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Health secretary candidate Becerra vows to ‘find a common cause’ as Republicans seek to paint him as extreme.

President Biden’s candidate for health secretary Xavier Becerra pledged Tuesday morning to work to “restore confidence in public health institutions” and “seek to find a common cause” with his critics, as Republicans sought to portray him as an unqualified liberal extremist. For the job.

Appearing before the Senate Committee on Health, Education, Work and Pensions, Mr. Becerra, the Attorney General of California, was toasted by Republicans who complained that they had no experience in the profession of health and targeted its support for the Affordable Care Act. and for abortion rights.

“Basically, you spoke out against pro-life,” Indiana Republican Senator Mike Braun told Becerra. He asked if Mr Becerra would pledge not to use taxpayer money for abortions, which is currently prohibited by federal law, except in cases where the mother’s life is at stake, or in the ‘incest or rape.

“I will commit to obeying the law,” replied Becerra, leaving himself some leeway should the law change.

Tuesday’s appearance was the first of two Senate confirmation hearings for Mr. Becerra; he is due to appear before the Senate Finance Committee on Wednesday. Despite the tough questions, Mr Becerra appears to be heading for confirmation in a Senate equally divided between Democrats and Republicans, but with Vice President Kamala Harris on hand to break the tie.

If confirmed, Mr Becerra will immediately face the daunting task of leading the department at a critical time, during a pandemic that has claimed half a million lives and has taken particularly devastating havoc on people from color. He would be the first Latino to serve as secretary of the federal Department of Health and Human Services.

Although Mr. Becerra, a former congressman, did not have direct experience as a medical professional, he took a keen interest in health policy in Washington and helped draft the Law on Health Care. affordable care. He has most recently been at the forefront of legal efforts to defend it, leading 20 states and the District of Columbia in a campaign to protect the law from dismantling Republicans.

Republicans and their allies in the conservative and anti-abortion movements have taken hold of the ACA’s defense of Becerra as well as his support for abortion rights.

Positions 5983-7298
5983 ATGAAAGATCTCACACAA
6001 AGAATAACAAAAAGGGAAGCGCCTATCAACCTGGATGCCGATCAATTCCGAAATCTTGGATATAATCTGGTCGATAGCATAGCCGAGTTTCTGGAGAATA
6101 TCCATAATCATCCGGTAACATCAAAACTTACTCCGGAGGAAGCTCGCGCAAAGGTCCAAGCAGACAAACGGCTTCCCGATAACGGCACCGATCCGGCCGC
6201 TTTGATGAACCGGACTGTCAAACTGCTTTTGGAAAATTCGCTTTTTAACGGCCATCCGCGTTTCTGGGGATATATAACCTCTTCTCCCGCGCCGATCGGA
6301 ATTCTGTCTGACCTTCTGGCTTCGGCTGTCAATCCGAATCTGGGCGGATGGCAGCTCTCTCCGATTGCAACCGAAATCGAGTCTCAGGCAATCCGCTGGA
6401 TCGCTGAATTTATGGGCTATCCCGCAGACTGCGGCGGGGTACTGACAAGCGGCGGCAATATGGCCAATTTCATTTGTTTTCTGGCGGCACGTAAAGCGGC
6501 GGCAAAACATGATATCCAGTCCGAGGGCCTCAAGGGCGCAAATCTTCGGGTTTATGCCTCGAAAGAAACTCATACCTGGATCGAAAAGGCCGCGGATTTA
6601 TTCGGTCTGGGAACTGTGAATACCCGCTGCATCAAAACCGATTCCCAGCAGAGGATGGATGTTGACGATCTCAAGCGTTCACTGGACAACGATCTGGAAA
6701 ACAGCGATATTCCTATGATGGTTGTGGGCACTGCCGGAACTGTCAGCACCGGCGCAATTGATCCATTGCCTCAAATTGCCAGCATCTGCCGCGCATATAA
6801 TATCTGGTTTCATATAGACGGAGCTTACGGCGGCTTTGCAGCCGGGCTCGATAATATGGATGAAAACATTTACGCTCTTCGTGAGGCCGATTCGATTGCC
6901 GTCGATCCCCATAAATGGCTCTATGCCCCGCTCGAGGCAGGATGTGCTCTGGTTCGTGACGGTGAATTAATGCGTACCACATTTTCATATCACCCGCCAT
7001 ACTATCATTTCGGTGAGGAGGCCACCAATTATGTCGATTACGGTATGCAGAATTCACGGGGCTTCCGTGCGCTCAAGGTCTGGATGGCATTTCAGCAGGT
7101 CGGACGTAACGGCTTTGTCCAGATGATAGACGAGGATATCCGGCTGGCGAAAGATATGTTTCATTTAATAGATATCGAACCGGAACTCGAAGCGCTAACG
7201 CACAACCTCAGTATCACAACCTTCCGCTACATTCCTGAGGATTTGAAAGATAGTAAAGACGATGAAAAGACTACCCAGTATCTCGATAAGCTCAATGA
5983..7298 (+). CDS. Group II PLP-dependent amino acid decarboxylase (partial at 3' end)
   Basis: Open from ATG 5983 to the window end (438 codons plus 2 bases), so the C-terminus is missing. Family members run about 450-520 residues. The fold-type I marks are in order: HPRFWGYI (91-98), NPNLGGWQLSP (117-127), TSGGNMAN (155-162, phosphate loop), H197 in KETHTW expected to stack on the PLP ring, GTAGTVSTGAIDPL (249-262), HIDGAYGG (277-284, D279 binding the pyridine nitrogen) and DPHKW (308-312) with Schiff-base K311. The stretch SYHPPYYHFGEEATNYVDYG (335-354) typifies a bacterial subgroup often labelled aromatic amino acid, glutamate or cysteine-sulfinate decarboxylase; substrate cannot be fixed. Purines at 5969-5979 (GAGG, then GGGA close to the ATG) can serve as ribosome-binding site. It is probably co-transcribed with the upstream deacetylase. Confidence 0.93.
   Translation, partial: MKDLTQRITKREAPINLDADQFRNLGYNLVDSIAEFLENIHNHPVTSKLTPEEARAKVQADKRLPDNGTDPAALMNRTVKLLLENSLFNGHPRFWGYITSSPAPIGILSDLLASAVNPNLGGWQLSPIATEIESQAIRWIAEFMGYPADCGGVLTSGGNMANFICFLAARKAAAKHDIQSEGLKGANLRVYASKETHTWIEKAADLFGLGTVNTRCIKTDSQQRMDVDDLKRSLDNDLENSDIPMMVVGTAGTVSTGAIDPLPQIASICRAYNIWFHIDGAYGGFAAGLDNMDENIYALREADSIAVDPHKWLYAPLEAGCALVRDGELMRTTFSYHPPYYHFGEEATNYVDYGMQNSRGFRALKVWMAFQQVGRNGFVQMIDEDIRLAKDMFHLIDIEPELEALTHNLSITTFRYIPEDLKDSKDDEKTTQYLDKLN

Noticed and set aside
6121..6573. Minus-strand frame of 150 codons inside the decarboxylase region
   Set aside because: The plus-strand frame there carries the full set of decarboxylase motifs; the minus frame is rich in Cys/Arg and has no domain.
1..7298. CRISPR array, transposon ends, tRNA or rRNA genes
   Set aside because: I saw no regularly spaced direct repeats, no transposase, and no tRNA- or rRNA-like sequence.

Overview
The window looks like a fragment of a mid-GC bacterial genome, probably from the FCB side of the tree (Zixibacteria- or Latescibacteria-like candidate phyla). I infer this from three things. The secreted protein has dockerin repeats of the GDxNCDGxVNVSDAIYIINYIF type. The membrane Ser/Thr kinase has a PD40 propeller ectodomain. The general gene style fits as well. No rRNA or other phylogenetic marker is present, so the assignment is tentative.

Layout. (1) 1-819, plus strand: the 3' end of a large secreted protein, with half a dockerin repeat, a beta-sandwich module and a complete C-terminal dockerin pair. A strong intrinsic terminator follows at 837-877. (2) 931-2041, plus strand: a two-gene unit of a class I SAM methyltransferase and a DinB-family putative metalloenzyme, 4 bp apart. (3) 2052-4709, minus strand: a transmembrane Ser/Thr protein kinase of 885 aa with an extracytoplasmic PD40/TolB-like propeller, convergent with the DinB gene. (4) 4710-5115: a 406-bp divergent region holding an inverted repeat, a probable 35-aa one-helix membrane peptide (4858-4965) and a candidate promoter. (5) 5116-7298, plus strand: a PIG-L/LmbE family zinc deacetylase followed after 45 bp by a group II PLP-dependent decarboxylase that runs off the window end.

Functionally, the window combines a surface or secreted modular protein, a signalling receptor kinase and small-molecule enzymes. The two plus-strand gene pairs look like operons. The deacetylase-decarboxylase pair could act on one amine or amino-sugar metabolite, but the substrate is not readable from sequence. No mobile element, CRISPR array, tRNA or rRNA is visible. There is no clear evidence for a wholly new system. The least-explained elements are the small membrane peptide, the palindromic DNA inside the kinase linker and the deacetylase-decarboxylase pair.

The Conservative Action Project, an advocacy group, on Monday released a statement signed by dozens of Conservative leaders, including several former members of Congress, complaining that Mr Becerra had a “troubling record” on ” policies relating to the sanctity of life, human dignity and religious freedom. “

They specifically cited his vote against banning “late abortion” and accused him of using his role as attorney general “to tip the scales in favor of Planned Parenthood,” a group that advocates the law. to abortion. Asked by Utah Republican Senator Mitt Romney about the late abortion vote, Becerra noted his wife is an obstetrician-gynecologist and said he would “work to find common ground ” On the question. Mr. Romney was not impressed. “It looks like we’re not going to find common ground there,” he replied.

Democrats point to Mr Becerra’s experience as the head of one of the country’s largest justice departments through a particularly trying time, and his up-from-the-bootstraps biography. The son of Mexican immigrants, he studied at Stanford University both undergraduate and in law. He served 12 terms in Congress, representing Los Angeles, before becoming attorney general of his home state in 2017.

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Impacting Travel

Airlines seek WHO support for post-vaccination travel without quarantine

Aviation and travel industry groups are calling on the World Health Organization (WHO), a United Nations agency, to back the idea that it is safe for those who have been vaccinated against COVID-19. fly without quarantine.